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together with historical analysis of industrial technology to explain varying patterns of illegal corporate practices. Simpson's paper is especially noteworthy in its departure from most previous ventures into the study of white-collar crime by criminologists. The latter typically begin by comparing street crime to white collar crime, perhaps noting that the dark figure of corporate illegality is much larger and more costly than any number of petty thefts or burglaries. In appealing to other paradigms, Simpson produces several hypotheses rooted in organization theory and industrial development. The form of illegality -- horizontal price-fixing and mergers, vertical buyer-seller collusion, or mixed forms -- depends on dominance by different subunits within the organization. Dominance by sales and marketing subunits promotes vertical illegality and false advertising as a firm strives to improve market share. If corporate finance departments have greater influence, a firm's focus shifts away from coercing customers and suppliers to illegal mergers, and perhaps violations of health and safety regulations. The volume of illegal behavior will be greatest in sales and marketing subunits, since managers are more attentive to unit performance, not routine operations. The activities of sales and marketing units are also less subject to internal scrutiny since they involve a large number of interactions with persons outside the firm. As firms within a product market become more similar, so do patterns of industry-wide criminality.

Simpson supports these propositions by linking the evolution of corporate form and subunit dominance to changes in patterns of illegality and federal regulations. As in all such attempts to explain the behavior of actors in large complex organizations over time, the framework is imperfect. But the mix of organizational and economic incentives is a more provocative and potentially valuable framework than attributing corporate crime to evil executives, subcultures of deviance, or other explanations borrowed from traditional criminology.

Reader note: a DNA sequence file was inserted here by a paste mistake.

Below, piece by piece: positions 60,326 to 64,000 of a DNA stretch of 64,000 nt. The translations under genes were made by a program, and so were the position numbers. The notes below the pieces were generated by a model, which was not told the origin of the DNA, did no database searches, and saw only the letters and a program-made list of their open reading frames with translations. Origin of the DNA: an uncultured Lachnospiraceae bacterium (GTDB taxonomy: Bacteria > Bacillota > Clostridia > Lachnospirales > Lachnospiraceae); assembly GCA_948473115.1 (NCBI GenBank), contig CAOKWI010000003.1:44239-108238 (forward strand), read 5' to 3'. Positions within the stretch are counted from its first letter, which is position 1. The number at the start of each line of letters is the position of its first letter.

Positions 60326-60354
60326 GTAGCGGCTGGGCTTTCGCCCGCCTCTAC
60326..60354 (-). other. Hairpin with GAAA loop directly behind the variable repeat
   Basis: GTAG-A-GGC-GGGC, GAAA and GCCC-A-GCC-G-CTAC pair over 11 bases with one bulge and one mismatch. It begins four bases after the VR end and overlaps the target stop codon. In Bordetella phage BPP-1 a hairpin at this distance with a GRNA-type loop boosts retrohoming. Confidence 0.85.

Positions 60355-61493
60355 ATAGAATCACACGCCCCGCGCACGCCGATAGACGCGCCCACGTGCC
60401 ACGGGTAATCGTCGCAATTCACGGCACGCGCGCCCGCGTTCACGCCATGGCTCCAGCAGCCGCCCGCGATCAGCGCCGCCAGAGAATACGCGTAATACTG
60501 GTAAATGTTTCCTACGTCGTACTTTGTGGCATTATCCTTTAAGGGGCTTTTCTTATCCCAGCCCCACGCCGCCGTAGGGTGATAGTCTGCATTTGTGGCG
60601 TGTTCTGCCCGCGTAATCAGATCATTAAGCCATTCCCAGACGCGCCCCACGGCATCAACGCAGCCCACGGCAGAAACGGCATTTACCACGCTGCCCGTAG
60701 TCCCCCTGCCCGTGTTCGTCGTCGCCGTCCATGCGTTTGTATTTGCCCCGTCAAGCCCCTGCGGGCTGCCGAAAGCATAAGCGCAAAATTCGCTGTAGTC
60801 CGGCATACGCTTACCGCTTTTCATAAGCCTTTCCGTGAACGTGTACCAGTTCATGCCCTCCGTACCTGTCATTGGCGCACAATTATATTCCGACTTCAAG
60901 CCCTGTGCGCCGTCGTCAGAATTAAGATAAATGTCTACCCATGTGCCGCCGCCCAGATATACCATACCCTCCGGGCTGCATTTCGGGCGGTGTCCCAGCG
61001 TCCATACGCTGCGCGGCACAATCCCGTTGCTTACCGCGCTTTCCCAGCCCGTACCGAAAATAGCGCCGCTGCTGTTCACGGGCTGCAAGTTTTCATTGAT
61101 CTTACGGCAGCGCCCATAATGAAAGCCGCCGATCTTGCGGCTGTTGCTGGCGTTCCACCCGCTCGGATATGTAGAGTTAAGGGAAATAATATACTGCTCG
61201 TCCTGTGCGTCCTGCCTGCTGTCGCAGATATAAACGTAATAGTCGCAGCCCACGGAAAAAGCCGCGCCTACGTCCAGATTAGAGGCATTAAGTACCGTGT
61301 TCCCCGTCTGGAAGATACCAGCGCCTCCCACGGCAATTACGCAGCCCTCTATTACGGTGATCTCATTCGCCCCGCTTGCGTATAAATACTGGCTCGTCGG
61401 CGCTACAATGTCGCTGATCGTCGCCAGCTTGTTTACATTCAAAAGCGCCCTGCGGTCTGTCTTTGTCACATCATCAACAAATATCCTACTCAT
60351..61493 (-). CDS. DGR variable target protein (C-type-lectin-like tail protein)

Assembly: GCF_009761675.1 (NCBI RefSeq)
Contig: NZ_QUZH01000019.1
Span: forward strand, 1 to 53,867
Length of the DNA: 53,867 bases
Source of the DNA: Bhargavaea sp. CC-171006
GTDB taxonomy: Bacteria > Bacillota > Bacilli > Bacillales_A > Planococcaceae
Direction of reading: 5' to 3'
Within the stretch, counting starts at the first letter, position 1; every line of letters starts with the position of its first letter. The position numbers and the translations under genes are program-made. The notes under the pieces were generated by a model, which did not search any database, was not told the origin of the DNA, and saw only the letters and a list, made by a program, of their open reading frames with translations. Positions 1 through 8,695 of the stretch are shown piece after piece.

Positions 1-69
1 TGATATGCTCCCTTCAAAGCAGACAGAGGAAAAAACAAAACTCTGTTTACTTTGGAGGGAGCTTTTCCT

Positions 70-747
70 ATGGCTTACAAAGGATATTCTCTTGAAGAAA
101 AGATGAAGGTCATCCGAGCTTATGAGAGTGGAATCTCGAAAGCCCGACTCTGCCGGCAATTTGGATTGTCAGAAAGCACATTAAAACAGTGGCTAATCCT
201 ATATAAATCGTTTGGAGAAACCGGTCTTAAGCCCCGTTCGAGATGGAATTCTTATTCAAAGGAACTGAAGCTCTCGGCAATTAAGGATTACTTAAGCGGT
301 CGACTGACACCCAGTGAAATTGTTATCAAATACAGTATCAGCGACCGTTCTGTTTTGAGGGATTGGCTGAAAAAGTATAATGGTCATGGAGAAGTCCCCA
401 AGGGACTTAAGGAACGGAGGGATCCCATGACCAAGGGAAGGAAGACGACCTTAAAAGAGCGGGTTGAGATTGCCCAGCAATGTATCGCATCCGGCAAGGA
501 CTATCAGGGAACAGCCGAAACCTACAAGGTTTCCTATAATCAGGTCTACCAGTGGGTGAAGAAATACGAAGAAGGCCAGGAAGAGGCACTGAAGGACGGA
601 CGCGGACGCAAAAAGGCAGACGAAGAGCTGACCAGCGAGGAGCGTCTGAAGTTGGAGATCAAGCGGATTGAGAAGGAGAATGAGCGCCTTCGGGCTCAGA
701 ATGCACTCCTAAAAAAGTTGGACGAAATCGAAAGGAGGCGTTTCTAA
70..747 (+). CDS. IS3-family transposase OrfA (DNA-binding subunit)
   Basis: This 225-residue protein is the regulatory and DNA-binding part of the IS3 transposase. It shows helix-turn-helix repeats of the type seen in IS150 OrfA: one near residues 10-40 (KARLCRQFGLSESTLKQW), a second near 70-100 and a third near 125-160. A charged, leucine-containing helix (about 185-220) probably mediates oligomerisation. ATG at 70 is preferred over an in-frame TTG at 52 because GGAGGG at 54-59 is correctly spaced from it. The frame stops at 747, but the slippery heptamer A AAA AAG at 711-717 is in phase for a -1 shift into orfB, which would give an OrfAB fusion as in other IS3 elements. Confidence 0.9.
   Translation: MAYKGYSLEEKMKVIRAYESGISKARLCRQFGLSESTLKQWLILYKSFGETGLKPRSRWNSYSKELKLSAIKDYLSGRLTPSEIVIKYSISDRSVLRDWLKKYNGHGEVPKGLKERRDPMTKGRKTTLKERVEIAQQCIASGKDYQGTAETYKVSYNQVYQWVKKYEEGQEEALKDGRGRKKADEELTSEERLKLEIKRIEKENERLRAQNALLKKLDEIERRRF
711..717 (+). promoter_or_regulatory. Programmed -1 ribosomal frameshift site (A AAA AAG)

Of the three odd chapters, two are of little value. Robert Nash Parker offers some preliminary thinking about how the association between alcohol and homicide might mesh with four theoretical perspectives on crime causation. Theory-based research on homicide is not well developed, and Parker's failure to provide any new insights is disappointing.

A contribution by David Weisburd, Lisa Maher, Lawrence Sherman, and associates is interesting, but not at all suitable for this volume. The authors examine neighborhood variation in calls for service and attempt to interpret results in light of two ill- defined theoretical perspectives: (1) all crime is caused by similar factors; (2) different types of crime are caused by different factors. Results are inconclusive.

Jeffrey Fagan's chapter on social control of spousal assault is valuable for two reasons. First, his review serves as an excel- lent introduction to the large and growing literature on domestic violence, a topic that has attracted no small number of ideologues. Although Fagan has his own agenda, he does a nice job of synthesizing this literature. Second, there is a subtle but incisive commentary on the initial promise but eventual failure of arrest as a routine, rather than discretionary, response to domestic violence.

Fagan's discussion of experimental studies and replications is especially worthwhile in pointing out a fundamental, but too often ignored, flaw in field experimentation. Arrest is not a reliable intervention. Uncontrolled variation includes length of time in custody, prior record of the arrested person, and whether or not prosecution followed arrest. Such treatment irregularities obviate the advantages of randomized designs. Furthermore, Fagan points out that focusing on actions by police may naively overlook how adaptive actions by prosecutors and judges can neutralize arrest policies. Such insights will not be surprising to scholars familiar with studies of trial courts, but Fagan's commentary provides something of a new direction for criminologists.

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Who should buy this volume? It would be misleading and of little value for scholars who are unfamiliar with criminological theory and seek a concise overview. Those who know something of the field and wish to learn about new developments will be disap- pointed by the volume's narrow scope. The value of chapters by Simpson, Fagan, and Le Blanc and Caplan does not offset the overwhelmingly uninteresting character of the rest of the book. Editorial quality is poor; for example, Marc Le Blanc's name is consistently misspelled in all but his own citations. The title notwithstanding, new directions are difficult to find in this volume.


Hirschi, Travis (1969) THE CAUSES OF DELINQUENCY. Berkeley: University of California Press.

Copyright 1993